What still drives you to make music?

Music’s become my job over the last few years, so a paycheck is definitely one thing that drives me. But more importantly, I constantly find myself inspired by just listening to other people’s music and trying to deconstruct what I’m hearing. I’ve come across some very interesting synthesis and production techniques just by trying (and usually failing) to emulate something I heard somewhere else.

How do you most often start a new track?

As a film composer, the answer to that question really varies from project to project. Production timelines and deadlines can be vastly different from one film to the next, so sometimes it might be starting a new track every day, other times I’ll write two or three a week. I do try to spend some time every day just to make some kind of noise though, usually on the modular. I find that synthesis is a skill that really needs to be maintained, otherwise it just gets harder the longer you are away from it. So regardless of what I’m working on, I try to squeeze in some synth time at least once a day, so I don’t get too rusty.

How do you know when a track is finished?

It really never is, but once the deadline hits it’s usually good enough. Honestly, if I didn’t have deadlines of some sort, I’m not sure I would ever finish anything. 

Show us your current studio

Signal SoundLabs studio

Best creative advice that you’ve ever heard?

This one kind of relates to one of the other questions about finishing tracks. I took this music production class in college, and the professor said something one day that really stuck with me. I’m paraphrasing, but it was something along the lines of this: A mix is never done, you just stop working on it eventually. To hear that from a professional in the industry was incredibly reassuring at the time. I think it’s something that applies not only to a mix, but to music making in general. Nothing is ever truly finished and that’s okay.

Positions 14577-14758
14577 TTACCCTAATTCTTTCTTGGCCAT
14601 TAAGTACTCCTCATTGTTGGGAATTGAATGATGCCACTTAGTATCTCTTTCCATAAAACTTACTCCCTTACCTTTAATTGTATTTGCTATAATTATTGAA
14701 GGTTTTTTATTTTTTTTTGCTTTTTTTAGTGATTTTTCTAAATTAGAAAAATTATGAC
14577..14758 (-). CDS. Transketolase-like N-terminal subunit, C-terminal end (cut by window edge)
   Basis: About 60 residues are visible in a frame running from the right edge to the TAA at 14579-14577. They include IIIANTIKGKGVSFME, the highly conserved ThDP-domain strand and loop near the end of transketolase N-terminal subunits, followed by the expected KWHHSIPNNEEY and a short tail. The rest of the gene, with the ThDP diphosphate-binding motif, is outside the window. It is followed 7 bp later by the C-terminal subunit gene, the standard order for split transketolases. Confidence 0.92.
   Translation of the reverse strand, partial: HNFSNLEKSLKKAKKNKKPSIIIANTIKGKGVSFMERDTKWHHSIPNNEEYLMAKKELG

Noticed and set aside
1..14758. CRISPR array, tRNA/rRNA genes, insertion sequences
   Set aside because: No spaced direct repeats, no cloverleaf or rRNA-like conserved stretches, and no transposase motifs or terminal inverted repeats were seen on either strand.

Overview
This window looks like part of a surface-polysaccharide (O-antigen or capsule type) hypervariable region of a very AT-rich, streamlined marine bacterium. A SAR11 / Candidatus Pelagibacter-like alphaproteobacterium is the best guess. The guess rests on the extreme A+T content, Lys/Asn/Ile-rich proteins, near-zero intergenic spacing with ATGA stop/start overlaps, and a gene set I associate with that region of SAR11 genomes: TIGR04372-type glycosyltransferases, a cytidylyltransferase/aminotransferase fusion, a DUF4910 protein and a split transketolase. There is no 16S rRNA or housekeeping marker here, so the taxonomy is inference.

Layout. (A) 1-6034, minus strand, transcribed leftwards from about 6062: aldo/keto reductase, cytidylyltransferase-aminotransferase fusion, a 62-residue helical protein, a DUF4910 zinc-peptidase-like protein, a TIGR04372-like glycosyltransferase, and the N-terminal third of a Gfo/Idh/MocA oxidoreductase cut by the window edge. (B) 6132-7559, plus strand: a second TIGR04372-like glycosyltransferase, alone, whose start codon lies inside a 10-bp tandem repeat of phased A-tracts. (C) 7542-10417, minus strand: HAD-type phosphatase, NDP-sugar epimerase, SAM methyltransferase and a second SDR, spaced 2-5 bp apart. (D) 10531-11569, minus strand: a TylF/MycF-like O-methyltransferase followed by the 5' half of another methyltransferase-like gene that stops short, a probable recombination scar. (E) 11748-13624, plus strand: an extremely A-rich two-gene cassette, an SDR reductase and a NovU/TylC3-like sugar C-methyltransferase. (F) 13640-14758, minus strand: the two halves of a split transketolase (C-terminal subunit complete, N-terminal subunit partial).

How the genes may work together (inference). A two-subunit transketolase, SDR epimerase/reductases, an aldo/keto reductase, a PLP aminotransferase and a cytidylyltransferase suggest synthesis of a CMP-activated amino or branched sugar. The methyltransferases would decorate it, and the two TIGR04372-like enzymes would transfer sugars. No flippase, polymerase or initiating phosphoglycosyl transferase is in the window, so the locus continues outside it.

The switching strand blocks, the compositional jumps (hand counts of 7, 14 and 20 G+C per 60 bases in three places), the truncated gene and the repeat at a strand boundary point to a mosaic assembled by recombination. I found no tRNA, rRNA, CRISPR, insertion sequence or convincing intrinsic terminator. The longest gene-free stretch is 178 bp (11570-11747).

Promote your latest thing… Go ahead, throw us a link.

Back in July, I released my score for a short thriller film called ‘Just Like You.’ The score is available on all streaming platforms. Links below.

Just Like You (Spotify)

https://music.apple.com/us/album/just-like-you-original-score-ep/1521324795

https://paultalos.bandcamp.com/releases


[Editor: Do you have a favorite tip, trick or way of working with any of the gear from this interview?
Then throw us a comment below…
]


David Rothbaum – Cross Town Patching

1. Favourite knob or fader or switch on a piece of gear and why?